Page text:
Government Should Invest in Renewables and Clean Energy

Despite what critics say, the DoE’s guaranteed loan program is a successful program and government investment to further develop clean energy is the right thing to do.

Let’s start by definitively debunking the Solyndra critique: The company's loans process began under the Bush Administration, it raised $1 billion dollars in private capital, and was named the top cleantech company in 2010 by the Wall Street Journal. Yes, it defaulted and went bankrupt, but the default rate for the entire loan portfolio is less than four percent. By comparison, the default rate for the popular Small Business Administration loan program is three times as high. Solyndra’s failure is not representative of the industry or government investment.

And, the idea that government shouldn’t be in the business of “picking winners and losers” is both misguided and disingenuous. Our current energy policy “picks” fossil fuels. Among the many tax breaks and incentives provided to the oil and gas industry, the Energy Policy Act of 2005 allows for reduced royalty payments and royalty-in-kind payments, instead of cash royalties, which leaves uncertainty as to whether fair payment is received. The royalty waiver program is estimated to cost billions of dollars in lost revenue over the life of the leases.

The Act also provides for direct investment of billions of dollars of taxpayer money in fossil fuel industries. Title IX, Subtitle J of the Act provides for direct payments to oil and natural gas corporations to drill in deepwater wells and Section 962 allots $1.137 billion of taxpayer money to make coal power a cost-competitive source of power generation. This is all money given to industries that don’t need it. Big oil companies made over $32 billion in profits just in the third quarter.

In fact, if anything, the renewable energy sector has shown its potential for market viability by posting record production levels, despite receiving far less government support. This year, the renewable energy sector produced 18 percent more energy than nuclear power. The U.S. is set to break its record on solar panel installations this year alone. Employment growth in the solar industry was 10 times higher than the national average and is expected to increase an additional 24 percent by 2012. Over 2.7 million people currently work in green jobs.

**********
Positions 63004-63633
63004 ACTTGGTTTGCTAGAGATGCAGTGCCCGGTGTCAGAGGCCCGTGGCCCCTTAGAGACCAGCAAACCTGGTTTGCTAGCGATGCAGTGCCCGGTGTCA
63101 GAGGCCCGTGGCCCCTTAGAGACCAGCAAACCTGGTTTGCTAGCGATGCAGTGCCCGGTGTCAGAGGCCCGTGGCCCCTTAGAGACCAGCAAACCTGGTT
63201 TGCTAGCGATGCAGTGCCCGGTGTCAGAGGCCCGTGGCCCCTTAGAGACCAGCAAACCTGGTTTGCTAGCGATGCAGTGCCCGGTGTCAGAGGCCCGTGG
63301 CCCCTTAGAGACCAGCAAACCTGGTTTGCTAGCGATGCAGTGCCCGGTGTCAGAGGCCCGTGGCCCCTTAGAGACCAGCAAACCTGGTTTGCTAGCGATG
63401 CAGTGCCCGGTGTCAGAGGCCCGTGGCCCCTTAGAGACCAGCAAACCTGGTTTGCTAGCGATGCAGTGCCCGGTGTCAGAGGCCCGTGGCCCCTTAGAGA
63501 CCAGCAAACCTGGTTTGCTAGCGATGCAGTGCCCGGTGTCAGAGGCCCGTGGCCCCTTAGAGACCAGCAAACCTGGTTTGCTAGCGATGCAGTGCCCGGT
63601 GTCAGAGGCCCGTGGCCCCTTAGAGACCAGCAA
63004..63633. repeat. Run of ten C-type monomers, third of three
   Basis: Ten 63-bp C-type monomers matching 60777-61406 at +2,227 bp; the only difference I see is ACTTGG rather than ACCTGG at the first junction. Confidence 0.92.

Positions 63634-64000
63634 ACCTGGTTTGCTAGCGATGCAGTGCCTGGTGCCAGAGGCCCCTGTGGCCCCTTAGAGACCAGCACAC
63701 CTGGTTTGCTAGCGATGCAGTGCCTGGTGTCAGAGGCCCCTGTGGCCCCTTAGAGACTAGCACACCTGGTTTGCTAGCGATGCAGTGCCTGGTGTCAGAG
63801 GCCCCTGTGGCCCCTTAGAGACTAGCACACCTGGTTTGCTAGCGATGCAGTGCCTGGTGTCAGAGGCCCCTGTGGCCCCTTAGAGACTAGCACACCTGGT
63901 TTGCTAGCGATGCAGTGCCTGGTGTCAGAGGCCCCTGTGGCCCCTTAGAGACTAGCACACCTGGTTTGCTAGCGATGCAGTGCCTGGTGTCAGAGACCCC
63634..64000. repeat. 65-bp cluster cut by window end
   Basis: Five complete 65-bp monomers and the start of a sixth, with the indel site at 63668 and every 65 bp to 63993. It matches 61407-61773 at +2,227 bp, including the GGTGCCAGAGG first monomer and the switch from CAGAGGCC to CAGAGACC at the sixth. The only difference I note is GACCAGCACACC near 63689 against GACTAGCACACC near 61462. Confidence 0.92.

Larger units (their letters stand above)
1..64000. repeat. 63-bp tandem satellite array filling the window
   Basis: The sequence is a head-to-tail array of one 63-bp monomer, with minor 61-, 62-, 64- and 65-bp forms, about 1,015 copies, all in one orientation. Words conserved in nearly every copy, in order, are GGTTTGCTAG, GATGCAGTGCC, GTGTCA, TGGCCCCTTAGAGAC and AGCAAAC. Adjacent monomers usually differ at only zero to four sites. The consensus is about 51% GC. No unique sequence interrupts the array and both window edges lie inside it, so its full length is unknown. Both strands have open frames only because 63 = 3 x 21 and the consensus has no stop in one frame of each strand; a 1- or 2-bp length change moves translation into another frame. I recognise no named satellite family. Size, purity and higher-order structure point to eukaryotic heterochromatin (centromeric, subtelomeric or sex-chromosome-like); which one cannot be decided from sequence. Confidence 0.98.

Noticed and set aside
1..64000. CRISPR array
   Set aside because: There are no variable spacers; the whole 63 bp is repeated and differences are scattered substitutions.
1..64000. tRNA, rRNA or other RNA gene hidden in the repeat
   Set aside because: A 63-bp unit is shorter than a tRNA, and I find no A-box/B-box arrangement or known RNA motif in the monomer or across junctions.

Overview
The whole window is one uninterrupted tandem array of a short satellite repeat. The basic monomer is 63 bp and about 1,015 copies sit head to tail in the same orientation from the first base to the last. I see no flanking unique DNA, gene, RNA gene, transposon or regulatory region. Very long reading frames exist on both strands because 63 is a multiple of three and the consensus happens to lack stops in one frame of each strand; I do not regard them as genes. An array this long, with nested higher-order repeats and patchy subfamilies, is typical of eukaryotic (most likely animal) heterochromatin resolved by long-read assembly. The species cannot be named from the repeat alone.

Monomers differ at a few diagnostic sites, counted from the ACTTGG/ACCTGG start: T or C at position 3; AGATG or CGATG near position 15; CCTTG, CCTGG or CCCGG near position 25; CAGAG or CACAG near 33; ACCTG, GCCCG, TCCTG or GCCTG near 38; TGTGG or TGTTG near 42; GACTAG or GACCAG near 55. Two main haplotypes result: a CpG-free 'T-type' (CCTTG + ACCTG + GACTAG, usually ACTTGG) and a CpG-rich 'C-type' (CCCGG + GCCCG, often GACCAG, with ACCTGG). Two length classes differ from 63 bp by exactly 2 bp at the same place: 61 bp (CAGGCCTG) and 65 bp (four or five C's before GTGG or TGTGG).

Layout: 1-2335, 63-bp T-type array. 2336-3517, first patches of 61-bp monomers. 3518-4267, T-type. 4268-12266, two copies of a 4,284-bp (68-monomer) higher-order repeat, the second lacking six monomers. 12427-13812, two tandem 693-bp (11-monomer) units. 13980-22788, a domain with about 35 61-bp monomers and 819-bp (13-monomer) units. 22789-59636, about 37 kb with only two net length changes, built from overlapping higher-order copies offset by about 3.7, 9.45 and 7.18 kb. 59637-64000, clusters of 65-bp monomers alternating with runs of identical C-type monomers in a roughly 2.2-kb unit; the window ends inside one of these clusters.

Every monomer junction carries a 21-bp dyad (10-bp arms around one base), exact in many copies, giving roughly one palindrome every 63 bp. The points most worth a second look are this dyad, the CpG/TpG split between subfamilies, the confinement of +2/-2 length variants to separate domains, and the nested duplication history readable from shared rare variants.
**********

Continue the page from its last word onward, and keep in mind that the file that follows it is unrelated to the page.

A recent report issued by Bill Gates, GE’s Jeff Immelt, and other top CEOs lays out several arguments for why the government must play an integral role in clean energy development. The report points out government's long and successful history of investing in research and development projects that spur new technologies — the internet, anyone? — and makes an economic argument often ignored: There is no private market for certain benefits, like public health or protecting the environment. Therefore, advancements in these areas must necessarily come from public funding.

Without substantial government support, offshore drilling would never reach the scale it has today. There is no reason why we should stop investing in renewables and continue to advance towards cleaner and better energy sources. Renewable energy has proven its strong market potential, and reaching parity in government support with fossil fuels will show its true market strength.

Photo Credit: Wikimedia Commons

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Mijin Cha

Dr. J. Mijin Cha is a Senior Policy Analyst in the Sustainable Progress Initiative at Demos, a progressive think tank based in New York City. Prior to joining Demos, she was the Director of Campaign Research at Urban Agenda, where she was the primary author of the New York City Green Collar Jobs Roadmap. Dr. has also worked as a senior policy specialist working with state legislators and local advocacy groups to promote smart growth, clean energy, and green economy legislation at the state level. Her most recent international work experience was in Nepal with the Integrated Center on International Mountain Development (ICIMOD) on a Ford Foundation project to increase access to environmental justice in rural areas of South Asia. Dr. Cha is a graduate of Cornell University and holds a JD from the University of California, Hastings College of the Law and LLM and PhD degrees from the University of London, School of Oriental and African Studies.

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